More than a dozen top US companies announced Monday a drive to hire or train at least 100,000 young Americans from disadvantaged backgrounds by 2018.
Starbucks and JPMorgan Chase are among the 17 companies forming the 100,000 Opportunities Initiative, a coalition to help Americans between the ages of 16 and 24 "who face systemic barriers to jobs and education," the companies said in a statement.
Through apprenticeships, internships, training programs and both part-time and full-time jobs, the coalition aims to open up pathways to economic opportunities for the some of the 5.6 million youth who are out of school and not working.
In the US, there are 3.5 million unfilled jobs that do not require a four-year college degree, the group noted, but often young people are unaware of them and lack the skills to pursue and land the jobs.
US Labor Secretary Thomas Perez welcomed the initiative: "I hope more employers will follow their lead."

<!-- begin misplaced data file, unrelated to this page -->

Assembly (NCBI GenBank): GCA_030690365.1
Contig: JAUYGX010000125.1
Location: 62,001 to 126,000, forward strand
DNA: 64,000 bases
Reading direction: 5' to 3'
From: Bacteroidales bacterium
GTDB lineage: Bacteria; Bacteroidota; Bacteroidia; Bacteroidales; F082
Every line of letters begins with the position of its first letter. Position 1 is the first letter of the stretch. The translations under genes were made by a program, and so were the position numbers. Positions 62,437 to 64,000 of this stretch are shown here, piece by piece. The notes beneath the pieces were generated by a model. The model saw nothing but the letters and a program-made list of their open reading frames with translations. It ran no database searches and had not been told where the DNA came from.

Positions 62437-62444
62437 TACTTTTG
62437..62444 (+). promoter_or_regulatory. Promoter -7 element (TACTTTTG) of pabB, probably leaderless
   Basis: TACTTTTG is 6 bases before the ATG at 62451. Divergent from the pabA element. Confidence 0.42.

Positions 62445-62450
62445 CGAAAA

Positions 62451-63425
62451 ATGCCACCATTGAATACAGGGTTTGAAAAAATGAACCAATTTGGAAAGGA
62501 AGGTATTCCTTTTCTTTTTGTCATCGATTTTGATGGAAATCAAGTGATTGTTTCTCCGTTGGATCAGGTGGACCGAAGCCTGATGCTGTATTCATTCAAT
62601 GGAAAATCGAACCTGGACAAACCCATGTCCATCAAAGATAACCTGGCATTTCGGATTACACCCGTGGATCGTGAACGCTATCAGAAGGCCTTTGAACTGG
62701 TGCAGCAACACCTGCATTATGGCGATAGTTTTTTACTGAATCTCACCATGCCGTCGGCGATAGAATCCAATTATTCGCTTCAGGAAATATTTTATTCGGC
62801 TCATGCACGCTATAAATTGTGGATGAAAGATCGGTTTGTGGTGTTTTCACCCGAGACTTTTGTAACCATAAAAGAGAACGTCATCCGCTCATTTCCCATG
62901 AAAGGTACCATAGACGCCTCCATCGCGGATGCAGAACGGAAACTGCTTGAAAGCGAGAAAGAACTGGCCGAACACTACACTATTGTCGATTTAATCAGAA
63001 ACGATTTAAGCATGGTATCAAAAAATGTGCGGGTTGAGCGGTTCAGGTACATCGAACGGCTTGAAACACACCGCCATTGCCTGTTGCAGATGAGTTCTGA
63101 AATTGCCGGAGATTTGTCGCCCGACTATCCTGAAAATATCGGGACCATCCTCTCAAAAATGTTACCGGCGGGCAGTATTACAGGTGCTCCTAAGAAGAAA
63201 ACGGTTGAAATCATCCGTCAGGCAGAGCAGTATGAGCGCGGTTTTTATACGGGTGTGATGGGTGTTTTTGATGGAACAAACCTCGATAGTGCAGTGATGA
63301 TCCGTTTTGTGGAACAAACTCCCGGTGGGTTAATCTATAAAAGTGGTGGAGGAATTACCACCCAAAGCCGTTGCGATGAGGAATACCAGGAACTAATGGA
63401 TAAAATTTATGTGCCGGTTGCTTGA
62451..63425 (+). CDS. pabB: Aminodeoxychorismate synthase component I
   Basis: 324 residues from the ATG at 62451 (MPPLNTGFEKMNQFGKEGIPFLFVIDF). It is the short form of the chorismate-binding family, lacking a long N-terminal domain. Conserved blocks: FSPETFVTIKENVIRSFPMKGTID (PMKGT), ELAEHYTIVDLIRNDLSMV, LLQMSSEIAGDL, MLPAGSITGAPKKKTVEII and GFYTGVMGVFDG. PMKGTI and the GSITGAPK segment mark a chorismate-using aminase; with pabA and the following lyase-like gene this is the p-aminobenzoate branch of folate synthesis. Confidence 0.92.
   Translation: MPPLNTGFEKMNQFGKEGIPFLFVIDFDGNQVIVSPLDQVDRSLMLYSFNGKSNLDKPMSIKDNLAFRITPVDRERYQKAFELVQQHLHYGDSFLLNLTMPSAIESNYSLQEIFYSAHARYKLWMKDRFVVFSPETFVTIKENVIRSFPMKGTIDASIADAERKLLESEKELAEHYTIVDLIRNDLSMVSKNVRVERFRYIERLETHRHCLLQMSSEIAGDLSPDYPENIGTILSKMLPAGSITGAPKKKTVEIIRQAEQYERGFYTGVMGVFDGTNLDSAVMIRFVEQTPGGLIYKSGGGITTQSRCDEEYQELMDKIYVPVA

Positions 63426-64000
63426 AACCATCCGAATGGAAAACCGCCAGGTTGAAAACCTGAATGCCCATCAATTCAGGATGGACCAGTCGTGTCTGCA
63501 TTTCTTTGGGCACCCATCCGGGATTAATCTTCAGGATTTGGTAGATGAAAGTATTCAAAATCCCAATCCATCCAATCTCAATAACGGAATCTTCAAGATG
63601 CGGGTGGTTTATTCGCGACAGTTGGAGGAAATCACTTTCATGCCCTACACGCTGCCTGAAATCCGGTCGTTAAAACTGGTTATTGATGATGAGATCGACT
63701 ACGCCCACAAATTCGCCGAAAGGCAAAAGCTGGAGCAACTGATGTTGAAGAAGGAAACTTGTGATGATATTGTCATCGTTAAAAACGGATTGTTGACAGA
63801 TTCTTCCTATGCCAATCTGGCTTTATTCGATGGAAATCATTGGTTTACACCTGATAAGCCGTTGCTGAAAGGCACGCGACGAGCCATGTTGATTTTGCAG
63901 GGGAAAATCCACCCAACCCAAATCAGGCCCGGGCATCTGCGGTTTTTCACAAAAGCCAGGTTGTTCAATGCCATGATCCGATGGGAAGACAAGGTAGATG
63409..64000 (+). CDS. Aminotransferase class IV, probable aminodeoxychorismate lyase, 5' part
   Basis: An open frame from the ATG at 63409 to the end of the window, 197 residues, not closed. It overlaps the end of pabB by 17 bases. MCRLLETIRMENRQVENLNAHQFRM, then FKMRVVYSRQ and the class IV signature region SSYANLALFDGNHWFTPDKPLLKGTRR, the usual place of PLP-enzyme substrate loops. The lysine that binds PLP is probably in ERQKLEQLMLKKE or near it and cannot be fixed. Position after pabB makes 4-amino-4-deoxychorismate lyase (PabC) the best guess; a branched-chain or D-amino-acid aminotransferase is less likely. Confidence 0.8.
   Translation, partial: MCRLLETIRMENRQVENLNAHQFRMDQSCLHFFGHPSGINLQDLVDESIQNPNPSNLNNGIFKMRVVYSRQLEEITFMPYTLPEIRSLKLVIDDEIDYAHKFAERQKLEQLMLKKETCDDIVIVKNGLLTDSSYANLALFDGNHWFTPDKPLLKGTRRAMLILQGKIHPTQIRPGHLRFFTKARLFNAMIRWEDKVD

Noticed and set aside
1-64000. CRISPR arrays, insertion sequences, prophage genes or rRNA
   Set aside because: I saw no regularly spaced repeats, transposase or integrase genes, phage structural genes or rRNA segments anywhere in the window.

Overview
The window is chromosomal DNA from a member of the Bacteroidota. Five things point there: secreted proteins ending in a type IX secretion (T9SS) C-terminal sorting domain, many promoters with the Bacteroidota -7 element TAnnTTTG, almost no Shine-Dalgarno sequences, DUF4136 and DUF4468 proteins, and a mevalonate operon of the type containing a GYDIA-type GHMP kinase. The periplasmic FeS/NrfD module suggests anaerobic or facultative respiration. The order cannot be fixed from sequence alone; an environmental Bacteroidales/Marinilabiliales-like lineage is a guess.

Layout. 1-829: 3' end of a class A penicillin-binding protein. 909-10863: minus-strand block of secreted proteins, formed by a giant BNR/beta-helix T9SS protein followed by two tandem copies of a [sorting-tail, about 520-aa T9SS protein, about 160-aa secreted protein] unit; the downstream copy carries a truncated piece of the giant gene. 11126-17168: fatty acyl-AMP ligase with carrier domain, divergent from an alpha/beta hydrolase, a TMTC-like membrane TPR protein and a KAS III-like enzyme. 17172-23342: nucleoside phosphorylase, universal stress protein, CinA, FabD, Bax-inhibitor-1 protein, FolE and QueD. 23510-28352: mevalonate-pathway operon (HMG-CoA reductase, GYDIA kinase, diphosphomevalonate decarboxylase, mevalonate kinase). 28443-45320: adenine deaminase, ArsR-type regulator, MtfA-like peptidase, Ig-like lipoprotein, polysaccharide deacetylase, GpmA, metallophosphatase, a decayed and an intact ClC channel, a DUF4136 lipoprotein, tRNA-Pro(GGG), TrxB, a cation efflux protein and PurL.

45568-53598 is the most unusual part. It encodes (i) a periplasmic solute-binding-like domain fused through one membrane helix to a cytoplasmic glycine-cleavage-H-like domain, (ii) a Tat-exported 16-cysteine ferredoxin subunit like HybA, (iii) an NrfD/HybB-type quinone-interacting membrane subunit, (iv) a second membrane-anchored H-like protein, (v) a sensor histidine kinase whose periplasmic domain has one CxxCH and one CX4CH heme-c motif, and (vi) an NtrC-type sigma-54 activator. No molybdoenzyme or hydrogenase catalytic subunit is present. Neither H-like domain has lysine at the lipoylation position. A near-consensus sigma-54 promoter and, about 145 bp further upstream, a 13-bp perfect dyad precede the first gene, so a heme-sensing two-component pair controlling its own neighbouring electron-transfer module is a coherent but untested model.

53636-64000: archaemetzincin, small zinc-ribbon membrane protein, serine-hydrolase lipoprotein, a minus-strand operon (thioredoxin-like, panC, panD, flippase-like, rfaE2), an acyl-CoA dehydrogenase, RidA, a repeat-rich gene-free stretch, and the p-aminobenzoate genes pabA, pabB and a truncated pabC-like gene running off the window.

"In America, your ZIP code should never determine your destiny. Breaking down barriers to employment for young people doesn't just help the individual workers – it benefits entire communities and the economy at large," Perez said in the statement.
The coalition said that at its first fair, to be held in Chicago on August 13, the participating companies were expecting to train more than 2,000 youth and make at least 200 job offers.
In addition to coffee chain Starbucks and JPMorgan Chase, the founding companies are Alaska Airlines, Cintas, CVS Health, Hilton Worldwide, HMSHost, JCPenney, Lyft, Macy’s, Microsoft, Porch.com, Potbelly Sandwich Shop, Taco Bell, Target, Walgreens and Walmart.